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Guilt Over Hurting Opponent

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This resource stems from a question submitted to the Ask PCA blog. Responses come from our experts including PCA Trainers, who lead live group workshops for coaches, parents, administrators and student-athletes.

"One of the youth football players I coach cleanly tackled an opponent, who suffered a broken collarbone on the play. Everyone shook hands just fine after the game, but now my player feels guilty and unsure he wants to keep playing. Any advice on how I can bring my player back around?"

PCA Response by Mike Farley, PCA Trainer-Milwaukee
First of all, I'm glad that the game ended with shaking hands and that everyone involved understood that injuries can occur in any game. However, for this young player, having the knowledge that his hit may have helped cause this injury can be very upsetting.

It will help him to consider all of the factors that might have led to this injury, and to re-consider whether his play was the cause.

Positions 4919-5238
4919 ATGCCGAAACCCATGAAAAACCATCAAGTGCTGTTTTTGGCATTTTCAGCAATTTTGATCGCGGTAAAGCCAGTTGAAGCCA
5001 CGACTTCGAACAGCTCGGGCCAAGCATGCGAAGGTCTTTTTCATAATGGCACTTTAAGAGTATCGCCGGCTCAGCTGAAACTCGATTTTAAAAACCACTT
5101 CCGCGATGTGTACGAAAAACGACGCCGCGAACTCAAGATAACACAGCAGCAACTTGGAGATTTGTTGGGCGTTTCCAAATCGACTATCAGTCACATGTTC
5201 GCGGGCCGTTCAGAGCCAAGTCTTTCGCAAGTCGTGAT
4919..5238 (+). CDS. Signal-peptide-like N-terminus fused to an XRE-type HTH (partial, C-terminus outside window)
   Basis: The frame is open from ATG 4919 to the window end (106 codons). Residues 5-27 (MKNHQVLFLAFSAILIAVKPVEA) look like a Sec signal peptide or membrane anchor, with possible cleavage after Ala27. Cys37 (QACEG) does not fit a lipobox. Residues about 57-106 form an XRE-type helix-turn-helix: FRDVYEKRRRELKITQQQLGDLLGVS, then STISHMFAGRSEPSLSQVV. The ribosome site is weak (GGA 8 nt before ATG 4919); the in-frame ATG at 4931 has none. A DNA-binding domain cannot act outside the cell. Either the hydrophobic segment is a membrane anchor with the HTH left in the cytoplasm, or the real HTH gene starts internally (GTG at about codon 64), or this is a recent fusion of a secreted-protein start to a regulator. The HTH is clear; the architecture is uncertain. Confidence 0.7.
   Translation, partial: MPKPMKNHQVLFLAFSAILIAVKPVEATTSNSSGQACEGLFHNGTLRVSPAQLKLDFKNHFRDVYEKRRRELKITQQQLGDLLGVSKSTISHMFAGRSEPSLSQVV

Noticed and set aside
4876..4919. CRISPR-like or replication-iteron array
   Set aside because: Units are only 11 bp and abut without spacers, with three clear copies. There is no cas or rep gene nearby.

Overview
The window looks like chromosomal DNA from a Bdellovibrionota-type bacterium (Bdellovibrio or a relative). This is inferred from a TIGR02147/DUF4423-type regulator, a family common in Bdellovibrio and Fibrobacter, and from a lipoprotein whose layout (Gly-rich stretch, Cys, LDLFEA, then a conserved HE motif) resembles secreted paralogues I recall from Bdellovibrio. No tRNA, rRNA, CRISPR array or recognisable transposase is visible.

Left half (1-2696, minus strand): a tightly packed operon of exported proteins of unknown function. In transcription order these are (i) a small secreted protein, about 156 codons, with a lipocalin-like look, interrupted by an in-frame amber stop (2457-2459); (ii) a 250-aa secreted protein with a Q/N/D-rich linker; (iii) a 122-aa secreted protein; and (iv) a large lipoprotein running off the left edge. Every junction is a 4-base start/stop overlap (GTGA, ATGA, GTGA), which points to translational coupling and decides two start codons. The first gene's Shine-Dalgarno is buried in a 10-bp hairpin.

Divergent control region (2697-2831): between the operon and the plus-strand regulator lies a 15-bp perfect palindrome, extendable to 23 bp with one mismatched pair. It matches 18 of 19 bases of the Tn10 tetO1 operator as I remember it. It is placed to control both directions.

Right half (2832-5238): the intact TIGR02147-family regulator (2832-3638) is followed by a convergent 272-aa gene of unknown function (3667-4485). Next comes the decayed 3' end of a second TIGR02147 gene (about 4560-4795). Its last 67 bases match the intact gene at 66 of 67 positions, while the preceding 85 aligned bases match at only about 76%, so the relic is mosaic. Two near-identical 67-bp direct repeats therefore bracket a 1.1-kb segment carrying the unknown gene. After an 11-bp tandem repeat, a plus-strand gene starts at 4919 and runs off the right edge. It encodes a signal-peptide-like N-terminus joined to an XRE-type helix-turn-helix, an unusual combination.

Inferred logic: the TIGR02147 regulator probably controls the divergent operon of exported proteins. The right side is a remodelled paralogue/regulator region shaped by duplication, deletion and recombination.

• Bones don't typically break from the force, but from an awkward fall or position of the body.
  • The injured player might have been in a poor position to take the blow.
  • This bone may have been on the verge of breaking and your player's tackle was just the final straw.

Share these ideas with your player, so he doesn't start feeling -- like the comic character The Incredible Hulk -- that he's dangerous or not to be trusted with others. I doubt your player will ever break another athlete's bone. It's pretty rare.

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